After being blown away by the view, continue along the moderate 4-mile loop winding through hills of golden hay. Then catch the Heron Bay Trail to bring you close to the water. Fenceline blocks shoreline in most places, but look for the sporadic gates which allow foot access to rocky beaches and the reservoir itself.

While Del Valle hiking sits in the shadow its watersports arena, the hikers know better! Del Valle is a view-worthy hiking destination.

04 August 2010

Visiting the Google Campus

After blogging about Apple and Craigslist, it seems only appropriate to continue with my technology topic trend. And what better way than to feature Silicon Valley's Internet giant – Google. (Thanks for hosting me Eva and Alex!)

Unlike other company campuses, Google's errs more toward the university type. Just walking around Google grounds, you can't help but be transported back to college days yourself. Buildings surround open public areas where jean-and-T-shirt–clad employees can mingle, read, play volleyball, or just waste away the lunch hour. Walking and biking are the preferred forms of inter-building transit...Google even provides community bikes to do so! Even the cubicles reminded me a bit of dorm rooms, each expressing their share of individuality as well as college-style clutter. (I'm a firm believer that clutter breeds creativity...or vice versa.)

And then there's the food...college cafeteria style it is, but college cafeteria quality it is not. Self-serving and self-bussing is still the norm, but the selection of food is a far cry from college cuisine. From Asian soup–noodle bar to sushi to Indian and even vegan cuisine, there is something for everyone's tastes and tendencies. And for those who are cafeteria-food traditionalists, burgers and pizza are still to be found (though the burgers today were buffalo and my pizza had more cauliflower than cheese).

But more than nostalgic, Google is revolutionary. From its start in 1998 to its searching-made-simple claim to fame, Google has set the bar high for competitors from the beginning. And for employees Google has continued to be a pioneer, breaking the rules of corporate America. Twenty percent of employees' time is allotted for their own personal projects, encouraging not only creativity but self-controlled variety in the workplace. In addition, it's not the subordinates (if you can even use that term here) vying for the top positions. Bosses are the ones working to impress in an effort to attract a successful team. And if you don't like your boss, you can fire him or her and find a new one.

For those of us not lucky enough to wear PJs at work or bring our cocker spaniel to the office, we can still reap the technological benefits of what the Googleplex phenomenon has nurtured – Gmail, Google Maps, and of course my favorite:

31 July 2010

Craigslist Crack-Ups: Part 2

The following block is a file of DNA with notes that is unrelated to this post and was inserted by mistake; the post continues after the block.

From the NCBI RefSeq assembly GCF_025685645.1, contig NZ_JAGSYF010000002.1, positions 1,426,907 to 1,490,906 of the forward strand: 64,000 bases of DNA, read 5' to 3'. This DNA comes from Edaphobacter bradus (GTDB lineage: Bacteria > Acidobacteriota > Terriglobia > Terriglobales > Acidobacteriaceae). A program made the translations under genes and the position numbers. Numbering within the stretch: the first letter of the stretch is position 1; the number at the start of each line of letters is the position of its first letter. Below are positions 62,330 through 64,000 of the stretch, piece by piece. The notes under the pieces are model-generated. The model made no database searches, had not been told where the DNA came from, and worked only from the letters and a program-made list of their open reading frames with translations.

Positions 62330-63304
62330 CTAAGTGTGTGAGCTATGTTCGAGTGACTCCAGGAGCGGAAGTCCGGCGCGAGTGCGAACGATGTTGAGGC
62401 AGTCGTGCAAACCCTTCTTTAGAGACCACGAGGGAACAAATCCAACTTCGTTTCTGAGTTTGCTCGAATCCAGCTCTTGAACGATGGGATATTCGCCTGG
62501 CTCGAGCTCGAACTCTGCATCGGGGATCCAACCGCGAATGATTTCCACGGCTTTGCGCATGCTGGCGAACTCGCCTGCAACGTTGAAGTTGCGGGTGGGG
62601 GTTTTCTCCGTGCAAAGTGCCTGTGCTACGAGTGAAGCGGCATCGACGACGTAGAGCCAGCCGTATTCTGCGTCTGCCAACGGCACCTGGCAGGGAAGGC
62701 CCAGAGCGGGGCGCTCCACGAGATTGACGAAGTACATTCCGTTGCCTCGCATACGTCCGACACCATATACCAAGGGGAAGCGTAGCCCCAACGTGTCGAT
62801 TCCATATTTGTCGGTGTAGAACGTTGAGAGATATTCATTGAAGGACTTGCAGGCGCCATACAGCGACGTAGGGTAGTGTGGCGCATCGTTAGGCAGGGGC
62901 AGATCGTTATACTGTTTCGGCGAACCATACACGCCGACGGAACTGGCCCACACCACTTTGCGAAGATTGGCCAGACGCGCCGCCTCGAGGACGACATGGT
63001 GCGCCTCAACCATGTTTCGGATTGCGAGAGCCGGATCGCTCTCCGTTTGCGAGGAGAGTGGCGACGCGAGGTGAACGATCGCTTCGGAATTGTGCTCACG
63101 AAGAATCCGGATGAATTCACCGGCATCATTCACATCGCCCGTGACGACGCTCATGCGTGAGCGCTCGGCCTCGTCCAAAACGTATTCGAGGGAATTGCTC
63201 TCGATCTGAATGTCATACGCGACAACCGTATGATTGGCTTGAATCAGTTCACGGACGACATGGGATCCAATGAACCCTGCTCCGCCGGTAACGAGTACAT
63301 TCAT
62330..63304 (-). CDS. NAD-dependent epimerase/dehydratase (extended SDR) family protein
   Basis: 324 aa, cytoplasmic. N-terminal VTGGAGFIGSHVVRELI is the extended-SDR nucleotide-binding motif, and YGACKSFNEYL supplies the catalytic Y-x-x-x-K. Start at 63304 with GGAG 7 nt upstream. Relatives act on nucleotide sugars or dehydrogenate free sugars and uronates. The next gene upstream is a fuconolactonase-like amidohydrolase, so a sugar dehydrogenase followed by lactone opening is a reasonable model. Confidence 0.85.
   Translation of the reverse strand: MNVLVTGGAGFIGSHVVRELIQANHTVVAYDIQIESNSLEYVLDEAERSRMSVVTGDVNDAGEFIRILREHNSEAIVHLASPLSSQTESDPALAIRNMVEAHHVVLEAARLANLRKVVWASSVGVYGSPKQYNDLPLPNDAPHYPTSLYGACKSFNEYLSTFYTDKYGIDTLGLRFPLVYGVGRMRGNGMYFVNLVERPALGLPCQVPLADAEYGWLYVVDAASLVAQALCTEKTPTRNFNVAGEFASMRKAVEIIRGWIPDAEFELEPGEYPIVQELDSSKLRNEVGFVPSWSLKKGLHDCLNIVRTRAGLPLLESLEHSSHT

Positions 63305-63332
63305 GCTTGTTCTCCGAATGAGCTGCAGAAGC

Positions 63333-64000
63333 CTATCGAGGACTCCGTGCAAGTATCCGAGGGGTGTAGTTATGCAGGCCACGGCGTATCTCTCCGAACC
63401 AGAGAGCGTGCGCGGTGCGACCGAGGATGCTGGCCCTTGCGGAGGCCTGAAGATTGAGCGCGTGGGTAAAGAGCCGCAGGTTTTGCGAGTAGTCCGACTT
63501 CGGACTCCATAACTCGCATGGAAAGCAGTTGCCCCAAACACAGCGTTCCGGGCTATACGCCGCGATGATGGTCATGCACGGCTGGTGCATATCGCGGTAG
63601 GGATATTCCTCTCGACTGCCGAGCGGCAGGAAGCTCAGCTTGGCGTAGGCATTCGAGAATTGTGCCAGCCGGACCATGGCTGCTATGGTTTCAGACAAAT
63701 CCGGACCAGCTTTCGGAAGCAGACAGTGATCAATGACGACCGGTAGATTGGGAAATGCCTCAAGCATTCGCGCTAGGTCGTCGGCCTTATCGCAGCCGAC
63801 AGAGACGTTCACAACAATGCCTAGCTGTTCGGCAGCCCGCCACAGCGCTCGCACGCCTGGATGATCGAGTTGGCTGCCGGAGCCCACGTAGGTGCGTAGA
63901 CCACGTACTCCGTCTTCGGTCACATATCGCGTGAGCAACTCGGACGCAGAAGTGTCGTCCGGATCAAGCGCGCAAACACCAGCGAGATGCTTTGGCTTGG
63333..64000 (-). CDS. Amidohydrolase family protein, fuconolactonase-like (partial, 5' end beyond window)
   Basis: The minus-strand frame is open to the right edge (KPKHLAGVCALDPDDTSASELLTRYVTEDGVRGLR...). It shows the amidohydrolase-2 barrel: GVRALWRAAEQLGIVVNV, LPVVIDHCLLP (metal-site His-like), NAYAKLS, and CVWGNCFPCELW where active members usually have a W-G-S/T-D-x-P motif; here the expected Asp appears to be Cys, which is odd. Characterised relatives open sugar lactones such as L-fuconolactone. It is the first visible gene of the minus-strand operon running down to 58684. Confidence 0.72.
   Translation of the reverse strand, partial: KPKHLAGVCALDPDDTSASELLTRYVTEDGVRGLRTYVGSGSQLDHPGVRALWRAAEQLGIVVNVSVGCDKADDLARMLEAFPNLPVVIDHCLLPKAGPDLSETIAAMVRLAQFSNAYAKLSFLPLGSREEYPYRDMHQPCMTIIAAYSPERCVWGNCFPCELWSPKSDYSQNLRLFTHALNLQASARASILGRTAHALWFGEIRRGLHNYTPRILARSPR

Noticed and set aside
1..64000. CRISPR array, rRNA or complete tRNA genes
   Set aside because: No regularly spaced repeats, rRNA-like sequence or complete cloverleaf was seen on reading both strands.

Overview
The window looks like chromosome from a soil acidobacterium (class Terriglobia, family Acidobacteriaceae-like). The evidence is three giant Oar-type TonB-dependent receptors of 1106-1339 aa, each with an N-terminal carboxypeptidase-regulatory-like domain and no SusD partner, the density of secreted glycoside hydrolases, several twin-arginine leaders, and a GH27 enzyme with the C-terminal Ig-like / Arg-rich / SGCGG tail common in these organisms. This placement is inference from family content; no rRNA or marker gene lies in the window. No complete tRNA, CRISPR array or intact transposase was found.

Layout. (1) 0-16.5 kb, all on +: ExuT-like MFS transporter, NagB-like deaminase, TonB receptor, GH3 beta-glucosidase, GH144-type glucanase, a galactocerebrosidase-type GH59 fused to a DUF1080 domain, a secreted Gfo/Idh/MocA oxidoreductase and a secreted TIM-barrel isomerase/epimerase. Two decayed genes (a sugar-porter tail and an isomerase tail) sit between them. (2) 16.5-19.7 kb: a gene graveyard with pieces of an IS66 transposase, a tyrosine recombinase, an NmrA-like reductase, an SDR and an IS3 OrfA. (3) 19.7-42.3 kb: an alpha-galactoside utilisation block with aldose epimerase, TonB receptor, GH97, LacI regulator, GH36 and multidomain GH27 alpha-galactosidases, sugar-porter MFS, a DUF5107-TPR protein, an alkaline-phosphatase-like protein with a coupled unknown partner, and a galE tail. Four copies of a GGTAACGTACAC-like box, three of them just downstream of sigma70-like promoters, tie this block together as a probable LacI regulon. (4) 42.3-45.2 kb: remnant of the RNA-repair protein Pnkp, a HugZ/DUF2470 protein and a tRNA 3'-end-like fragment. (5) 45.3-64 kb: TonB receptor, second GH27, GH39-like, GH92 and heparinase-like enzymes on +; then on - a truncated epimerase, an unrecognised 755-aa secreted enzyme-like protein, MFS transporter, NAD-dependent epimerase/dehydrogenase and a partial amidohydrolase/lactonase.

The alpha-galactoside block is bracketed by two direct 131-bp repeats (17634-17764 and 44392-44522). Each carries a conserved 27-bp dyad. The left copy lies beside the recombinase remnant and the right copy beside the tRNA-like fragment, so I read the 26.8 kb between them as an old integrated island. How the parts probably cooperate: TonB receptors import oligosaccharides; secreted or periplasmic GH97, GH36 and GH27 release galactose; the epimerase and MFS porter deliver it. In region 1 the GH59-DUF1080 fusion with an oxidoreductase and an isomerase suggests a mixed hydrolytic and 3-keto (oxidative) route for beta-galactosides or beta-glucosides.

And here are some more favorites. The treasures just keep on coming:

Do you need a suit  I have a decent Olive green suit. Comes with a green shirt and tie.
  • Calling all incredible hulk look alikes...this offer won't last long!

Wedding/Party supplies, includ. fresh unopened 1/2-&-1/2 Left over from a wedding, we will happily give away about $50 worth of party supplies:
- 3 pints HALF 'N' HALF for coffee, unopenened; never taken even out of the fridge!, dated Aug. 3 so it's still just fine!
- 1 large roll of white paper STREAMERS, still rolled up (unused)
- approx. 35 "deluxe" plastic WINE GLASSES (need washing)
- approx. 35 "deluxe" plastic FORKS that look like silverware (need washing)
- 5-10 each "deluxe" plastic SPOONS & KNIVES that look like silverware (need washing)
- 1 pkg. of 8 disposable ASHTRAYS
-2 antique-look aluminum VASES, about 14" tall
  •  Looks like they pulled out all the stops for this celebration. Truly, a wedding is not complete without disposable ashtrays.

veggie oil I've got two 5 gallon jugs of used oil to give away. I haven't been driving my car as much as normal due to injury. This is good quality oil for making biodiesel or filtering for straight vegetable oil cars. First to respond gets it.
  •  Again, only in the Bay Area...

Mannequin Legs great for an artist or someone who likes legs!
Free Mannequin Legs! Pair of mannequin legs from a vintage mannequin. My mannequin Lola is pretty, tall and vintage. She's a part of my life now so I can't part with her head/torso, however, her legs are taking up a lot of room in my small apartment. The legs are connected at the pelvis by a bar, but can be used as two separate legs as well. Lola stood around 6' tall as a full mannequin, so the legs are full size. The feet are cute, they remind me of gelfling feet from The Dark Crystal. There's a gap between the big toe and the rest of the toes to allow for sandal or thong display.
  • Thanks god they included a close up pic of the toes. That could make or break the deal.

28 July 2010

Craigslist Crack-Ups: Part 1

For those who are not privy to the craigslist phenomenon, it's truly a wonderful thing. Started right here in the Bay Area in 1995 and since expanding to over 700 cities worldwide, craigslist is the ultimate online garage sale. People can post their trash and their treasures online for free in hopes of finding a home, making some cash, or just getting rid of some of their junk.  And while I use craigslist myself for personal shopping, it also provides me with hours of entertainment.  Check out some of the most recent craigslist posts:

broken concrete "clean"  free broken concrete peices for you come and take one and all i dont care no emails just come and get it